Comparison of Hospital Mortality During ST-Segment Elevation Myocardial Infarction in the Era of Reperfusion Therapy in Women Versus Men and in Older Versus Younger Patients.
Am J Cardiol. 2013 Mar 20;
Authors: Juliard JM, Golmard JL, Himbert D, Feldman LJ, Delorme L, Ducrocq G, Descoutures F, Sorbets E, Garbarz E, Boudvillain O, Aubry P, Vahanian A, Steg PG
There is intense interest in examining hospital mortality in relation to gender in ST-segment elevation myocardial infarction. The aim of the present study was to determine whether gender influences outcomes in men and women treated with the same patency-oriented reperfusion strategy. The influence of gender on hospital mortality was tested using multivariate analysis and local regression. The influence of age was tested as a continuous and as a categorical variable. In the overall population of 2,600 consecutive patients, gender was not correlated with hospital mortality except in the subgroup of women aged ≥65 years. The risk for death increased linearly in logit scale for men. Up to the age of 65 years, the risk also increased linearly in women but thereafter increased faster than in men. Testing age as a categorical variable, hospital mortality was higher in women than in men aged ≥75 years but was similar between the genders in the younger age categories. In conclusion, despite following an equal patency-oriented management strategy in men and women with ST-segment elevation myocardial infarctions, the risk for hospital death increased linearly with age but with an interaction between age and gender such that older women had an independent increase in hospital mortality. Longer time to presentation and worse baseline characteristics probably contributed to determine a high-risk subset but reinforce the need to apply, as recommended in the international guidelines in the management of patients with ST-segment elevation myocardial infarctions, the same strategy of acute reperfusion in men and women.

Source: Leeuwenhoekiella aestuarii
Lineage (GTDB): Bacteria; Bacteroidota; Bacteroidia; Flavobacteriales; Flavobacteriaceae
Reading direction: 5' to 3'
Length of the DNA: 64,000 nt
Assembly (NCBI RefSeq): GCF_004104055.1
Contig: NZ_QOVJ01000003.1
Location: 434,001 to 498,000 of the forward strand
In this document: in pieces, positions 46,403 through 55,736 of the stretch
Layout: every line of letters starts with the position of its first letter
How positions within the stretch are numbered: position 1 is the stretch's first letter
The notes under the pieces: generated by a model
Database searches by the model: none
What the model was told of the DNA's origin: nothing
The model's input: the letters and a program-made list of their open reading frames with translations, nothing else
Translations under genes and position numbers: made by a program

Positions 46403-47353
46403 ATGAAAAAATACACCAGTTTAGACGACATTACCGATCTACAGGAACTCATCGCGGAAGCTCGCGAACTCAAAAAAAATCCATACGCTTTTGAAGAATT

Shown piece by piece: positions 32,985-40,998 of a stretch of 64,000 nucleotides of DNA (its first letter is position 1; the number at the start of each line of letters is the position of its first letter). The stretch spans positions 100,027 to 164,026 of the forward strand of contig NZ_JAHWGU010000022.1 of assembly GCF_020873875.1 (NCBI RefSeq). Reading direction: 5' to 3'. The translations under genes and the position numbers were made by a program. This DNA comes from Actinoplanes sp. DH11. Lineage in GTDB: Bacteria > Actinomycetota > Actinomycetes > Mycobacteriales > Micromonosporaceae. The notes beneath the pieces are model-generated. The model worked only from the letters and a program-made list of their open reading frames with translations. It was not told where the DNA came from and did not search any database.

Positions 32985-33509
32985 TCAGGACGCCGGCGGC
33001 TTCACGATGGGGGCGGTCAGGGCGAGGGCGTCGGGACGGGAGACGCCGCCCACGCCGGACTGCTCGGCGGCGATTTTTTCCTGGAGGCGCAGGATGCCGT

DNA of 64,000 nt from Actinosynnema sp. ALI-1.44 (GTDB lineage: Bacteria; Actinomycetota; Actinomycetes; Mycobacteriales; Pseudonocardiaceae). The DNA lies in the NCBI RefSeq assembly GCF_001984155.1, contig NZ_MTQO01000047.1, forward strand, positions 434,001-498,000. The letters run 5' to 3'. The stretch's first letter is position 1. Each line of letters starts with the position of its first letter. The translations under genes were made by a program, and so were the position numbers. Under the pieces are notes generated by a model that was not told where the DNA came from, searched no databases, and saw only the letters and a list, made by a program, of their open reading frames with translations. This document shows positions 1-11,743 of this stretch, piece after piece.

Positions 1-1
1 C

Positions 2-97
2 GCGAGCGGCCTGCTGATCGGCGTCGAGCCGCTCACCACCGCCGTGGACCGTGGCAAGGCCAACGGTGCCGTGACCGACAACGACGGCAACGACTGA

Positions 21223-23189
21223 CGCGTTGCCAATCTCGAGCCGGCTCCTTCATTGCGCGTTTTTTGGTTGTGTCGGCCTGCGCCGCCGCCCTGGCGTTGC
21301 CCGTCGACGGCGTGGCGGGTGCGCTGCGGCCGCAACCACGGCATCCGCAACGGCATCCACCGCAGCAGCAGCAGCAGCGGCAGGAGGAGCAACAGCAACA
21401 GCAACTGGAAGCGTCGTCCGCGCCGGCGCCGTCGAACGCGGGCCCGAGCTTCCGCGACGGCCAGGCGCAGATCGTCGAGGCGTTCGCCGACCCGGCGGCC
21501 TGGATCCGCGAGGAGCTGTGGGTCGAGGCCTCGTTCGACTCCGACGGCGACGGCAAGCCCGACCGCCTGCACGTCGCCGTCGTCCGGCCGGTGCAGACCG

PMID: 23523063 [PubMed - as supplied by publisher]